Connor O'Brien - Prizefighter (Album Review)

Connor O'Brien, also known as Connor Bogart on more recent releases, self-produced the album "Prizefighter." It is a strange piece of pop rock music that instantly draws comparisons with artists like Bon Jovi, fuses occasional pop punk riffs into the mix comparable to bands like New Found Glory, and on top of all this retains an overall sound that can be compared with contemporary bands like Avalon. It is a strange mix, and though the opening track "Make Ends Meet" is a little bit weak by my expectations, the album picks up quickly after and provides tracks like the acoustic heavy "So Far to Go" and the relaxed "Feeling Again." Connor has had a fairly successful career already as he has sold thousands of albums, toured as an opening act for artists like Mariah Carey, and charted a #1 single in France. So, how does this album hold up when compared with the eclectic range of pop music that inspires it?


The first things I tend to examine when it comes to any record I review is the overall production and composition of the tracks. These are some of the first things people hear when they listen to an album. In the case of "Prizefighter," the production is very solid across the board. With the knowledge that Connor O' Brien produced this on his own (which includes mixing, sound engineering, and mastering); it makes the production quality all the more intriguing to consider. It is very well done on the whole. As for the compositions, they are pretty solid as well. It is expected that they will follow a pop song structure, and on most tracks do not leave this structuring (for better and for worse). Overall, I cannot find anything to complain about in this regard.


With this being a rock album of sorts, the instrumentation primarily consists of standard fare rock instruments like guitars, bass, and drums. Occasionally Connor brings in some additional instrumentation like on the track "Nothing at All" where synth strings and an organ makes its way into the mix. Considering the length of this album (10 tracks at around ~45 minutes) I would have liked to hear a little bit more diversity when it comes to the timbres used. This issue is partially counteracted by the incorporation of a wide variety of guitar pedal effects, which makes the guitars at some points sound very different and interesting for this stye of music. My favorite track on this album, "Reconcile," developes into a 6.5 minute long track filled with easy to sing along with lyrics and entertaining instrumentation that evolve from a smooth guitar lead intro to an electric pulsing conclusion.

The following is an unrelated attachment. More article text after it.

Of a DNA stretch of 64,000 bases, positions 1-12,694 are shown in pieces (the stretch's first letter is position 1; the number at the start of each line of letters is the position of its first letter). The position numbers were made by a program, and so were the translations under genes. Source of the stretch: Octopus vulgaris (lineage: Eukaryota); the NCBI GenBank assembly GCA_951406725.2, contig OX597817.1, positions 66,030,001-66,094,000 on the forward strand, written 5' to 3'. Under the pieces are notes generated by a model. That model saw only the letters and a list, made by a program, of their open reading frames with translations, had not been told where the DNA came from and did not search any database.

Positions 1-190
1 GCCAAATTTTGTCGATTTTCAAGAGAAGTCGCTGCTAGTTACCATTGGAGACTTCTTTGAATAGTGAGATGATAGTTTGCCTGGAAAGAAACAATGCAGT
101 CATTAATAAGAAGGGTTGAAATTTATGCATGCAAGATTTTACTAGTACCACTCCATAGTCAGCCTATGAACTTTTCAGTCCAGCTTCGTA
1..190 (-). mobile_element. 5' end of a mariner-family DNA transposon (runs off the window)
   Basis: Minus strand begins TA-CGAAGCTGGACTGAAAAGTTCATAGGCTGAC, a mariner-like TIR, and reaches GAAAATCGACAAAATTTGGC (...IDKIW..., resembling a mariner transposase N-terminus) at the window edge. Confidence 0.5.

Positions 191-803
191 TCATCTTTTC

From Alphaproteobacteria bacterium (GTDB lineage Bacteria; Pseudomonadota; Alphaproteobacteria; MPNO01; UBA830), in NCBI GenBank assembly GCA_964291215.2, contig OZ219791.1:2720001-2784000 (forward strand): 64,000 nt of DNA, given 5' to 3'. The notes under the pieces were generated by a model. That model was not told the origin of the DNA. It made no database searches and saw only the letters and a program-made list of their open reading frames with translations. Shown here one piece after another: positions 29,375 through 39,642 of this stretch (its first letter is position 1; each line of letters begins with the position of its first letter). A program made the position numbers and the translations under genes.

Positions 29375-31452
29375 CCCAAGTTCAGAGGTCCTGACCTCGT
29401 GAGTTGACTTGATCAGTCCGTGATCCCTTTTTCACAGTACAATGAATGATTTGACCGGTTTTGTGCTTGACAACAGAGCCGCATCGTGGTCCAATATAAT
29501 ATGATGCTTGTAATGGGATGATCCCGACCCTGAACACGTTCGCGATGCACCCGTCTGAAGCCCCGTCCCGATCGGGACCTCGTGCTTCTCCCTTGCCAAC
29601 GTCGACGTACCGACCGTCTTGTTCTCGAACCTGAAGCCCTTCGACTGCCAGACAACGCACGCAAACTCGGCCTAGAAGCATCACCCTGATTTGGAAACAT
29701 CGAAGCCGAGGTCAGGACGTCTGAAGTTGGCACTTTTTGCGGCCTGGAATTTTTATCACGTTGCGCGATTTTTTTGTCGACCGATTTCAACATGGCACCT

The biggest selling point of "Prizefighter" is, no doubt, the vocal stylings of Connor O' Brien. He is able to project his voice in such a way that it could no doubt carry a large crowd at a stadium event, while also maintaining composure on tracks like the closer "Inside Out," that force me to recall contemporary musicians like Michael W. Smith. It is an entertaining mix that he is able to tug on your heart strings while also providing some "heavy" segments filled with distorted guitars and riffs commonly found in punk music. Perhaps strangely, I find his voice to be comparable to pop icon Enrique Englasias.

Overall Impression:

Connor O'Brien's album "Prizefighter" is really enjoyable to listen to, especially if you like the chosen genre. There is enough going on from track to track that you will not get bored. Like I previously said, a bit more diversity on the instrument front would have been more appealing, but for what it is, it works well. The best segment of the population I could recommend this too would be those individuals who enjoy stadium contemporary rock. If you like regular pop and rock music, you will want to take a listen as well. Overall, it is not a particularly complex album, but it is entertaining and gets the job done on this front. Standout tracks include: "Feeling Again," "Falling to Pieces," "Reconcile," and "Bobby & Me."

Connor Bogart's "Prizefighter" Ulalume 2013-08-08 4.0